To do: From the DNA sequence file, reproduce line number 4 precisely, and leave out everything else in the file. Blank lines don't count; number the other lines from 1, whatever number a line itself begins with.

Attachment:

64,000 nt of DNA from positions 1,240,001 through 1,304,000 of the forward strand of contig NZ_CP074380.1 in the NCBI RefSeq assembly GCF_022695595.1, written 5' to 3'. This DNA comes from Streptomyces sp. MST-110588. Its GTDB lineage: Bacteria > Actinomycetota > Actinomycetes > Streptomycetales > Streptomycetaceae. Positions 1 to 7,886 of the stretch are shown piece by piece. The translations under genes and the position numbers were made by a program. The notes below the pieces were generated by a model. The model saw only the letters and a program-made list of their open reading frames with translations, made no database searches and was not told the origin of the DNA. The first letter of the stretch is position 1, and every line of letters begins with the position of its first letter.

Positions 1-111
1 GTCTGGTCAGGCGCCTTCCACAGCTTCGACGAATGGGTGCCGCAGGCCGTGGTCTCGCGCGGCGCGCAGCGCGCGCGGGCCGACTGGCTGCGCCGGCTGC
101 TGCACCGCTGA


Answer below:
101 TGCACCGCTGA